• Andy Whysall

It's been a while...part 2

Updated: Sep 11, 2019

(WARNING - still about gear)


Buying large format camera is like buying into the history of photography. Older ones can be quite cheap (e.g. my 5x4 which cost £40 from a charity shop); brand new you can pay thousands for one. Some can come to you free! Here's an Ilford process camera, full-plate film size (6.5 x 8.5 inches) intended for making enlargements of smaller photos and other images. When I can find an Ilford plate holder (or even rarer, a cut film holder) I will put it to use. It was made somewhere between 1900 and 1935-ish. A gift from a museum colleague.


Ilford process camera. 'Two Hats' to its mates. The baseboard used to be rather longer for close-up work, but I've shortened it to make it more practical for the day it actually gets used. Not a valuable camera, so the vandalism didn't bother me.

There are two particular weak links in the large format process, and both are mechanical: one is the condition of the focussing bellows, which deteriorate with age and use and can let light leak into the camera; the other is the state of the shutter. Bellows are repairable and replaceable, the bellows in this camera are in excellent condition; leaf shutters are very complex and fragile and old ones that very obviously need more than lubricating generally are best just replaced. But they rarely turn up new any more, and second hand ones are never cheap.

A sticky leaf shutter can be made to work again with the application of a bit of solvent to soften old oil - but for an uncertain length of time. Really good quality old ones should have a professional service - which tends to cost more than buying a new one that is known to be working. They can be alarmingly complex.

When I bought the MPP camera it came with a trusty old Schneider Xenar 150mm f5.6 lens, contemporary with the camera, but not supplied with it originally. I won't bore you with how I know that. It was in a 1950s Synchro Compur shutter, a fine piece of, essentially, watchmaking that hadn't been used for, I guess, 25 years and probably hadn't been serviced since it was made more than 60 years ago. It was unreliable and inconsistent with individual speeds varying from exposure to exposure.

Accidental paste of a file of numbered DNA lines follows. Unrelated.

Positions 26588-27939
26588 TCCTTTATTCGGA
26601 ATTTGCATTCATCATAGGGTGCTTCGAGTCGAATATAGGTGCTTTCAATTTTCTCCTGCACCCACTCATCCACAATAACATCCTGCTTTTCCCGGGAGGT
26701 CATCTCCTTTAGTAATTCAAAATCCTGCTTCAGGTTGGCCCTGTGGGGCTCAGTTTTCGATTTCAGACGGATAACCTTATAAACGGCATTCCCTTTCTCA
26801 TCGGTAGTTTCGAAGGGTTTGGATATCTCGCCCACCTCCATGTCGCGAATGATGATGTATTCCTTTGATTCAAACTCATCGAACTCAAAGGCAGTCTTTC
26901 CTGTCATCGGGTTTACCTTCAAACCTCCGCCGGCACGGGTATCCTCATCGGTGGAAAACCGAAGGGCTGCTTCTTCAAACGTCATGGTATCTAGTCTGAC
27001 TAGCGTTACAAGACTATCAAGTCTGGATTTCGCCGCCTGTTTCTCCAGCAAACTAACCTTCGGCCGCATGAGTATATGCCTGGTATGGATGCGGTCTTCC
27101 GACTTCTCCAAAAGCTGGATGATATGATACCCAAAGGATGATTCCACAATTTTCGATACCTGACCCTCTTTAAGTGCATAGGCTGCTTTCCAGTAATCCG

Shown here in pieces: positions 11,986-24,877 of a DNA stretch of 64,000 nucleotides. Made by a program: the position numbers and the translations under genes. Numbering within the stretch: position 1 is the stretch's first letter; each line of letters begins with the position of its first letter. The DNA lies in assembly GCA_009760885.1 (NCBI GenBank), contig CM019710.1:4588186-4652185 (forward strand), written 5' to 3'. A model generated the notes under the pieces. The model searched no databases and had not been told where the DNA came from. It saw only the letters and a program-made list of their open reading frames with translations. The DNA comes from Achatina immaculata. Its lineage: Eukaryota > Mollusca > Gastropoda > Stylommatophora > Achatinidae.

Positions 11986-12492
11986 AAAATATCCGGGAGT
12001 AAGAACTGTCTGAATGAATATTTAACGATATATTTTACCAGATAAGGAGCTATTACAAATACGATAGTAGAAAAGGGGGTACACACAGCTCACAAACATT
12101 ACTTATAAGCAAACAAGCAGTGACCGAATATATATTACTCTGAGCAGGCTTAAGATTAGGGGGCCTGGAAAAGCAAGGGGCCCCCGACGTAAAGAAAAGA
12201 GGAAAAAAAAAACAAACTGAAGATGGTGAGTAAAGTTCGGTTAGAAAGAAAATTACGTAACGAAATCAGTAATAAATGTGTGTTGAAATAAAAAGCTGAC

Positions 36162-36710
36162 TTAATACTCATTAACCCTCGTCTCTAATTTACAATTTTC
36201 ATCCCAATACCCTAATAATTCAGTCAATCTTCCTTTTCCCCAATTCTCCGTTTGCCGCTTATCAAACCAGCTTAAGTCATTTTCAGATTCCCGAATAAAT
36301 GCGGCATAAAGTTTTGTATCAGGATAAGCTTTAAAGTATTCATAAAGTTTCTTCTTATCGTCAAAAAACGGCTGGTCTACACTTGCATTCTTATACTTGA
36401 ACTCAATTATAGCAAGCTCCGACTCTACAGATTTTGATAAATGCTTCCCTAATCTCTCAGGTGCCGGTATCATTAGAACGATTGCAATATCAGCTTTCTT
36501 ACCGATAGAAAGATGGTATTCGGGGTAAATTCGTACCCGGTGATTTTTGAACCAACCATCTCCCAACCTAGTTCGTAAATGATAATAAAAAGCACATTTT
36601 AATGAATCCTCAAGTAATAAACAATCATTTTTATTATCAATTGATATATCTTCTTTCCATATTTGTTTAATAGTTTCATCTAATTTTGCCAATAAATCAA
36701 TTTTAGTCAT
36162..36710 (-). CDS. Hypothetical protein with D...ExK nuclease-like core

It was that inconsistency which put me off using it, bearing in mind the cost of film and the faff of processing it, trying to produce serious photographs with that shutter would have been a bit of a money pit. So, this summer (2019) I bought a used Japanese Copal No.1 shutter in superb condition, very reliable and with speeds VERY close to those marked (I have a shutter speed tester) and substantially less than half the age of the over-complex Compur. The Xenar is now in that shutter, a very simple swap-over job.


I have some other lenses and shutters for this camera, and interestingly enough the two other Copal shutters I have have speeds more or less identical to that No.1 (all from 1 to 1/250th more or less 1/16 stop slow and the marked 1/500 speed coming out at 1/300th. My two 1970s Synchro-Compur MXV shutters both come out at 1/3 stop slow at all speeds from 1sec to 1/250th, and their marked 1/500th comes out at 1/350th. They're consistent. The 1950s Synchro-Compurs are all over the place.


Lenses: I have the 150mm f4.5 Schneider Xenar, a 135mmNikkor, a 90mm f 6.3 Schneider Angulon (old, tiny and excellent). I have a novelty lens too - a 75mm f5.6 Mamiya Sekor from a Mamiya press camera. I say novelty lens because it is designed to cover 6x9cm and not 5x4 inches. It vignettes er..characterfully BUT a test revealed that it does still have an image within 1/3 of an inch from the corners. A big bright circular image in the centre and probably three stops if not four of vignetting at the corners. Very atmospheric.


Clockwise from top left: 75mm f5.6 Mamiya-Sekor; 90mm f6.3 Schneider Angulon; 150mm f 4.5 Schneider Xenar; 135mm f5.6 Nikkor-W. Top two in almost-modern Synchro-Compur MXV shutters; bottom two in Copal.

Anyway, now there really is no excuse. I have camera, some lenses in reliable shutters, film in the dark slides (Foma Creative 200, which is 'affordable' and very good, I gather) and I have a developing tank ready for it. Watch this space.


Footnote: The lens on the old Ilford has no shutter at all, you make your exposures by either uncovering the lens for a suitable length of time, or working in a dark room and switching the light on and off in the manner of an enlarger.

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All images and text ©Andy Whysall Photography 2020